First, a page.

Tricky con­di­tions hit the group hard

Financial Mail - Investors Monthly - - Analysis - Stafford Thomas

Even well-man­aged com­pa­nies with the best plans can hit a tough spot. It’s a fate that has struck Mpact.

The pack­ag­ing group came un­stuck in its year to De­cem­ber. Sharp raw ma­te­rial in­put price in­creases, in­creased mar­ket com­pe­ti­tion and start-up prob­lems at a new recycling fa­cil­ity were among fac­tors that sent head­line EPS (HEPS) div­ing 33% and pre­cip­i­tated a 13.6% div­i­dend cut.

Fol­low­ing two years dur­ing which HEPS jumped 71% in to­tal it was a big set­back for Mpact. Since its un­bundling by Mondi in July 2012, its share price trebled in less than four years. Hav­ing peaked in April 2016, the share price has since all but halved.

The big­gest profit dam­age in 2016 was caused by Mpact’s core pa­per di­vi­sion, which ac­counts for about 75% of group rev­enue and 85% of op­er­at­ing profit.

Faced by grow­ing com­pe­ti­tion from three sig­nif­i­cant un­listed ri­vals, Cor­ruseal, Golden Era and Neopak, Mpact’s pa­per di­vi­sion’s rev­enue growth came in 5.2% up at R7.4bn. Growth would have been even lower if not for the ac­qui­si­tion of pack­ag­ing ma­te­rial recycling spe­cial­ist Re­made in May 2016. Ex­clud­ing Re­made’s con­tri­bu­tion, rev­enue growth was 1.2%.

Mpact’s pa­per di­vi­sion also found it­self squar­ing up to its ri­vals in a scram­ble for re­cy­clable pa­per, its key raw ma­te­rial. The re­sult was an 11% in­crease in the di­vi­sion’s raw ma­te­rial in­put costs which, com­bined with lower sales vol­ume, sent its op­er­at­ing mar­gin tum­bling to 9% from 11.3% in 2015 and its op­er­at­ing profit slid­ing 17.5% to R664m.

That the go­ing will be even harder for the pa­per di­vi­sion in 2017 ap­pears al­most in­evitable. Here a big fac­tor will be the com­ple­tion of the fi­nal phase of the ex­pan­sion of Mpact’s Felix­ton pa­per mill.

Set for com­mis­sion­ing in July, the project will add 60,000 t of an­nual ca­pac­ity.

“It will mean even higher [re­cy­cled raw ma­te­rial] prices,” says Mpact CEO Bruce Strong.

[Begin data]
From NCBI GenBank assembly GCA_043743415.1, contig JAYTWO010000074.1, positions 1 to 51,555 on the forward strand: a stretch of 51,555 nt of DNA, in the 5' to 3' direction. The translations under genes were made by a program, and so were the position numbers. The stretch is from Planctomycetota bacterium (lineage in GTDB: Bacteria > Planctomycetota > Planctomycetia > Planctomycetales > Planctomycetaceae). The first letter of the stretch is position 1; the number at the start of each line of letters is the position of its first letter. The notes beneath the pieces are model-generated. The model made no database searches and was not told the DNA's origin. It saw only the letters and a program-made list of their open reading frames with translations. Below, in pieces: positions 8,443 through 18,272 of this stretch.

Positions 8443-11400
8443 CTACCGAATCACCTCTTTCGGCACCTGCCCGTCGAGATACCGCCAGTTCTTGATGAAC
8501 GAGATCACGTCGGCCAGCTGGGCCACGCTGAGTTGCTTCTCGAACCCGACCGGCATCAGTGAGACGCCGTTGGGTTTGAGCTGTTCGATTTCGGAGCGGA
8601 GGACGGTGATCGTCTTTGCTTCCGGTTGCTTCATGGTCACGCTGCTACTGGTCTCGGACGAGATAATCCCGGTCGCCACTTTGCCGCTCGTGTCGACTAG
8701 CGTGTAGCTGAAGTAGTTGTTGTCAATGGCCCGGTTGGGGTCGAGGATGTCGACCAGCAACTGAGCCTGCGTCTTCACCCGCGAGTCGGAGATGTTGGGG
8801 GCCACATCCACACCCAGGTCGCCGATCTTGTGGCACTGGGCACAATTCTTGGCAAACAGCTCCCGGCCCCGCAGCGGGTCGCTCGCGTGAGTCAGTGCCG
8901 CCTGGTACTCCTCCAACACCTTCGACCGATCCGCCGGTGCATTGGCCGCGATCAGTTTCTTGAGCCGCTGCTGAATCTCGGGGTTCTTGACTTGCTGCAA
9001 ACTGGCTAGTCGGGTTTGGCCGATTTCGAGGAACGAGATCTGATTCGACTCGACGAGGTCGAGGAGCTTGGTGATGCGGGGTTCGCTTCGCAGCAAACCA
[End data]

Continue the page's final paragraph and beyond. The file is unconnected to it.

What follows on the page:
Adding fur­ther profit pres­sure in 2017, com­mis­sion­ing of the new ca­pac­ity will re­quire clo­sure of the KwaZulu Natal mill for 50 days — 33 days in the first half of the year and 17 days in the sec­ond.

Mpact cau­tions in its re­sults state­ment that the clo­sure will re­sult in a non­re­cur­ring re­duc­tion in earn­ings for the fi­nan­cial year. On the bright side it adds: “This up­grade will sig­nif­i­cantly im­prove the mill’s cost com­pet­i­tive­ness, prod­uct qual­ity and of­fer­ing.”

Mpact’s plas­tics di­vi­sion also suf­fered a set­back in 2016, its op­er­at­ing profit fall­ing 15.3% to R168m. This was de­spite a price-in­crease-driven 8.6% rise in rev­enue to R2.8bn.

Erod­ing profit was Mpact Poly­mers, SA’s first PET (poly­eth­yl­ene tereph­tha­late) plas­tic bot­tle recycling ven­ture, which has as its an­chor client SA Brew­eries’ ABI di­vi­sion, SA’s largest Coca-Cola bot­tler.

The ven­ture’s recycling plant, built for R350m, was com­mis­sioned in July 2015 and has an an­nual poly­mer out­put ca­pac­ity of 21,000 t. But the recycling plant has ex­pe­ri­enced prob­lems dur­ing its pro­duc­tion ramp-up. It left the ven­ture nurs­ing an op­er­at­ing loss of R87m in 2016.

Ex­clud­ing Mpact Poly­mers’ loss, Mpact’s plas­tics di­vi­sion put in a cred­i­ble per­for­mance in 2016, lift­ing op­er­at­ing profit 2% to R255m. This came thanks to a jump in the op­er­at­ing mar­gin from 7.9% to 9.4%.

The PET recycling plant seems to be headed to prof­itabil­ity with its loss of R17m in the six months to De­cem­ber, against a R70m loss in the first half. The sup­ply of re­cy­clable ma­te­rial looks promis­ing.

Mpact’s PET recycling plant could just be the start of far big­ger things in com­ing years.

Though Mpact is un­likely to shoot the lights out as a top mar­ket per­former this year, its share price has al­ready moved up 15% from its late-2016 low and is show­ing solid signs of more of the same to come.

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